Bonus Savings Tip: Stay at home. I used to dread back-to-school time. New backpacks, uniforms, sneakers, lunch boxes, loads of expensive school supplies, deposits on back-to-school activities, soccer shoes, tap shoes, ballet shoes, jazz shoes, soccer uniforms, and leotards. Back-to-school could easily run over $1000 for two kids. Plus, the stress of needing to find that exact pencil case or risk being chastised by the teacher. None of that. We are starting our homeschool year next week, and back-to-school has cost me less than $50. I buy things through the year when they are on sale, find a lot of free material online, and choose products that we can use for a long time. I’ve learned to be a lot more efficient over time. I’m not really suggesting that you homeschool just to save money, but it is just one of the many benefits.

Six Ways College Students Break Their Budgets

way college students break budget manage money

 

School supplies are hitting the shelves, and that means a new school year is just about one month away. College students head back to start their fall classes in August, so it’s time to focus on money management in college. Parents, if you are sending your children off to college, make sure they have the financial skills to get started on their own. College students, you need to read this! How many of these mistakes have you already made?

 

  1. The first way to break your budget is by not having a budget at all! So, take the time to make yourself a monthly budget. Consider the income you will get from financial aid, employment, and family. Estimate your monthly expenses for rent, food, and other bills. Make sure you have enough income to pay for all of these expenses. Don’t forget to leave a little padding in your monthly budget for the unexpected trip or opportunity. Try one of these budgeting apps to help.
  2. Grabbing a quick bite to eat or jolt of caffeine in between classes adds up over time. Grabbing a drink and snack at Starbucks can easily cost $10. Get in that habit three times a week, and you’ve spent $30. At the end of the month, you’ve spent $120. Pack some healthy snacks from home in your bag. Carry a refillable water bottle and try bringing coffee from home in a travel cup when possible.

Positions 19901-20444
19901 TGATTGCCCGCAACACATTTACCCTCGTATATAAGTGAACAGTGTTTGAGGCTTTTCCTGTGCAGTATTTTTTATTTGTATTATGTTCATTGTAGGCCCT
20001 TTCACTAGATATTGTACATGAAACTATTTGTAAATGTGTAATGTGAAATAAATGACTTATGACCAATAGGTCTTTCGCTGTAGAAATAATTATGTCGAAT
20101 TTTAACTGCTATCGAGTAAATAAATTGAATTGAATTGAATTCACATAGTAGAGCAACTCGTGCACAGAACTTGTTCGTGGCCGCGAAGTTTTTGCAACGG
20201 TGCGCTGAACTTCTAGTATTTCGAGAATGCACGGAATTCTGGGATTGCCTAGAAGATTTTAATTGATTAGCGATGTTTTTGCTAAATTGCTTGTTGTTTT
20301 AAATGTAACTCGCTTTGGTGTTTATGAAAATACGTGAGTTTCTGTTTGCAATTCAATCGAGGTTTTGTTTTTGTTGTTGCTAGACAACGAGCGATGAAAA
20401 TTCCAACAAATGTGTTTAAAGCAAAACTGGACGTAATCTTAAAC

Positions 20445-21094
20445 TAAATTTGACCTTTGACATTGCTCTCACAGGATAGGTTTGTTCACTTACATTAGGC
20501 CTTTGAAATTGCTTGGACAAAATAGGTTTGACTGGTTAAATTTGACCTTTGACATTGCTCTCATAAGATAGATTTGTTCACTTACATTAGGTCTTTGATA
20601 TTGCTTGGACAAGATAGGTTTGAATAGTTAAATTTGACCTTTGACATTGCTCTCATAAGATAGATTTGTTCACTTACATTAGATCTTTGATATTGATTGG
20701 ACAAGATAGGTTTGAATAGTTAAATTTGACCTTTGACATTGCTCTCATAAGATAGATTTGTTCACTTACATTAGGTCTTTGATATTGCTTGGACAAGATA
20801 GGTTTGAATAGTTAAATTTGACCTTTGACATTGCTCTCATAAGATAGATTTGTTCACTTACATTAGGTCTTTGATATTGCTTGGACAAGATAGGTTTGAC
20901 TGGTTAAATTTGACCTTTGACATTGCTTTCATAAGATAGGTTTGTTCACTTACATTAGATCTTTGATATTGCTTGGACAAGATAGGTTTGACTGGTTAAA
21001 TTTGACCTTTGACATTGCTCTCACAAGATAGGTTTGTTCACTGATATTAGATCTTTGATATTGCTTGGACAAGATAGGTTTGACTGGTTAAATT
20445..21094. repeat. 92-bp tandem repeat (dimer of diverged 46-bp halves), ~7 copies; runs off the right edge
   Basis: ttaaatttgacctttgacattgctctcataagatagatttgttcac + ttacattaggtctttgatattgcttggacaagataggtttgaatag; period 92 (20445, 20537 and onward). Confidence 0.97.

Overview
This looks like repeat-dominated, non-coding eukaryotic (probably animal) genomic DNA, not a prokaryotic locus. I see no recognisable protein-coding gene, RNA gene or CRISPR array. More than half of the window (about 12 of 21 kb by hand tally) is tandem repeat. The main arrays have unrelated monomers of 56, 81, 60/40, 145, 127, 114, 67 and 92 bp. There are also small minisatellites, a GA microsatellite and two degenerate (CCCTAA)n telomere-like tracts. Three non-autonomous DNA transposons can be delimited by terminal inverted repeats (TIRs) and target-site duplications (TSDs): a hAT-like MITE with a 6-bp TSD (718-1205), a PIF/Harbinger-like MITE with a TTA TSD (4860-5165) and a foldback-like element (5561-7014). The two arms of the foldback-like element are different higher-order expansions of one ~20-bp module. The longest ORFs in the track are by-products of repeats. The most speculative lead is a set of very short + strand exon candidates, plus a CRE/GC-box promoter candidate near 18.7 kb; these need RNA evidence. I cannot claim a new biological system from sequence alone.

3. Consider the cost per meal of a meal plan. If you live on campus, you are stuck with the meal plan. You should have a choice, however, about how that meal plan is structured. Typically, you can choose a combination of meals and points or dining dollars. Look at the cost per meal of the plan and how many times you really eat in the dining hall. If you don’t use all of those meals each week, you’ll probably be better off with the dining dollars or points. If you do this, however, make sure to budget and keep track of this money so you are not left starving with a month left in the semester.
  4. Even social events need a budget. One of the great parts of the college experience is going out and having fun with new people. Going out, however, is expensive. Buying a new pair of shoes or jeans to go out adds to that expense. Unless your parents are giving you their credit card and an unlimited budget, you need to think about the cost of going out. Limit the number of days you go out (also a great plan since you need to study!), find things to do that don’t require spending money (Netflix and chill slumber party), and try shopping in a friend’s closet.
  5. While on the subject of social activities, be careful not to get involved with too many campus activities. There are so many new activities and groups to explore on campus, but they usually involve paying a fee for membership dues or group activities. Over the course of a year, these activity fees and expenses can add up to several hundred extra dollars that were not in your budget. All of these activities can really take away from your study time too. Limit yourself to one or two groups for at least the first year of college.
  6. Think about whether you really need to bring your car with you. Parking spots on campus can be very expensive, and many universities make you park your car a mile away from campus anyway. So, having a car can be both expensive and inconvenient. If your campus is part of a town or urban area, a car might not be necessary. Explore and consider the other transportation options before you decide to pack up your car. I went to college in Newark, Delaware and did not have my car with me until my final semester. The campus and town were very walkable, and trains and buses were available when we needed to get out of town. Plus, Uber is available in more locations all the time and makes it much easier to get around without your own car as needed.